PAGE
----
• Mindcrime

    I really want to like this but the on-screen joypad makes playing the free game really unpleasant. It seems like the only thumb motion it recognizes is left-right and the responsiveness is all over the place. I don't think I'll be shelling out any money for the megapack just yet. Maybe if a future update makes the on-screen joypad better.

    • http://www.facebook.com/profile.php?id=789334798 Mike Kohary

      That is how the controls on the original game worked: left/right on the stick to turn, one button to thrust forward, another to fire, and another to hyperspace. The emulation is perfect.

  • JindoFox

    OH NO, MOLLY! No voices in Spike. No John Dondzilla indie games. I'm sure both issues will be resolved soon. This is still a worthy release for those of us old enough to remember the original system, but kiddies (those born after 1975 or so) should probably stay away. These games are OLD. I'm going to EBay my old Vectrex system and multicast now that I have a worthy alternative.

  • JindoFox

    Question: how did the developer get the rights to licensed arcade games? Scramble and Pole Position are great to have on here.

    • Russ99

      Great classic arcade game mix! Been waiting a while to play Berzerk on iOS. Controls are a bit tough at first, but my iCade is on the way.

      • http://blakespot.com/ blakespot

        Berzerk is one title that needed the control sensitivity slider pushed to full-tilt.

  • http://www.makasoft.net/ maka

    Were there many games that supported the analog joystick? The app doesn't seem to support it, and iCade is not analog, is it?

  • dancj

    I hope they add the option to buy just one game for a cheap price. I'd be interests in that just for Thrust.

    • http://blakespot.com/ blakespot

      Thrust comes with the initial, free download...

  • http://www.facebook.com/marcoot Dave Marcoot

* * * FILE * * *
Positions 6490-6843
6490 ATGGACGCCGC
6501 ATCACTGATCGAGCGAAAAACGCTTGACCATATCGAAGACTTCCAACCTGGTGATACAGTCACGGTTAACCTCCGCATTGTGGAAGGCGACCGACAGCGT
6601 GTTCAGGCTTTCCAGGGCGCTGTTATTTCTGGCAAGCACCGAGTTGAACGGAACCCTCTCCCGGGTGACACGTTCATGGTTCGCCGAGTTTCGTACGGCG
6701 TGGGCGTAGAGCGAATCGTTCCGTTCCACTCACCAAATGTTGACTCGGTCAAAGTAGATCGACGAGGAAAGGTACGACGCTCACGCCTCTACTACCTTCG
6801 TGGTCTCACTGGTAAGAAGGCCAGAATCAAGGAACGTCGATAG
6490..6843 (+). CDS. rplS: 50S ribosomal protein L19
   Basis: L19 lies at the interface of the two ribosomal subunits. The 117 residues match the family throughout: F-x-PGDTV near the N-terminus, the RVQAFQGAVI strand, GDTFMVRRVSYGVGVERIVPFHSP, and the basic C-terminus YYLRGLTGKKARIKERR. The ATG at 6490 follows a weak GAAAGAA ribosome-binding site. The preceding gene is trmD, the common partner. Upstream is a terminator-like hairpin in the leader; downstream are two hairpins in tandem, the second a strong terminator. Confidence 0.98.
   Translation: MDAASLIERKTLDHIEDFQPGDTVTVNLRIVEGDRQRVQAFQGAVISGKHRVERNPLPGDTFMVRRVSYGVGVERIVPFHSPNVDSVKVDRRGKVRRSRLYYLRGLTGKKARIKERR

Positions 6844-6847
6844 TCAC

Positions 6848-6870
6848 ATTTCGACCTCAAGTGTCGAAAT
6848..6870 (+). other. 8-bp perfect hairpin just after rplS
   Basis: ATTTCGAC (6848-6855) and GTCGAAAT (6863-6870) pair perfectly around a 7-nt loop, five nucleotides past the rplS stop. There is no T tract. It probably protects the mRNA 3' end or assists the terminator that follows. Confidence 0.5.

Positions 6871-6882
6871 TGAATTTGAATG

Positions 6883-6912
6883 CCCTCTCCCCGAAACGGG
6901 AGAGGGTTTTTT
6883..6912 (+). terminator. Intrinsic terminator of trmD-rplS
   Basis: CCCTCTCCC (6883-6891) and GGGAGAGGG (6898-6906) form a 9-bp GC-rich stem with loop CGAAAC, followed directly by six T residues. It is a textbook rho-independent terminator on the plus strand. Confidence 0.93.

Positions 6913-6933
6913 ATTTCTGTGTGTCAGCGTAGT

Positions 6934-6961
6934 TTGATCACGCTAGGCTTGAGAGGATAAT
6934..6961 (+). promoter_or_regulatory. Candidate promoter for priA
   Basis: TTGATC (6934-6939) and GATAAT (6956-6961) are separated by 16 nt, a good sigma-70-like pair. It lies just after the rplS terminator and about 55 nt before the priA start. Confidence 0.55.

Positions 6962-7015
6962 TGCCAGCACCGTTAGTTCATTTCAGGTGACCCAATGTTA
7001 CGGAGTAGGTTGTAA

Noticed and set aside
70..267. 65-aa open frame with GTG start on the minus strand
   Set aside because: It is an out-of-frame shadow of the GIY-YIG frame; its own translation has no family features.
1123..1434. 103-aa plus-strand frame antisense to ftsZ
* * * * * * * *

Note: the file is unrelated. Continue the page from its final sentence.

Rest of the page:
worth $6 for me for Rip Off alone. Thrust, Armor Alley and Berzerk make it and instant buy. Only wish i had an iPad with iCade

    • JindoFox

      I like the 8-bitty. No cabinet needed.

      • http://twitter.com/BulkSlash BulkSlash

        Yeah, I've been playing it with the 8-bitty and it works brilliantly. I only came across one game that had some really odd button mappings. Maybe with an update they can improve it. Time for another burn on Pole Position...

  • korkidog

    Do I need to have this installed on my iPod Touch to use it as a virtual controller, or is there another app to do that?? Thanks!!

    • http://blakespot.com/ blakespot

      This app needs to be installed on the remote control device also.

  • Decaf Table

    We don't live in the 80's anymore, why the hell would I want this?

    • LS650

      Did you actually read the article? "the game library is also valued for containing many highly challenging titles that stand apart from those of most other consoles of the period. Vectrex games generally have that old school "simple" formula, but come off as quite unique due to the particular nature of the console. "

Vectrex Reviewed by Blake Patterson on . Rating: 4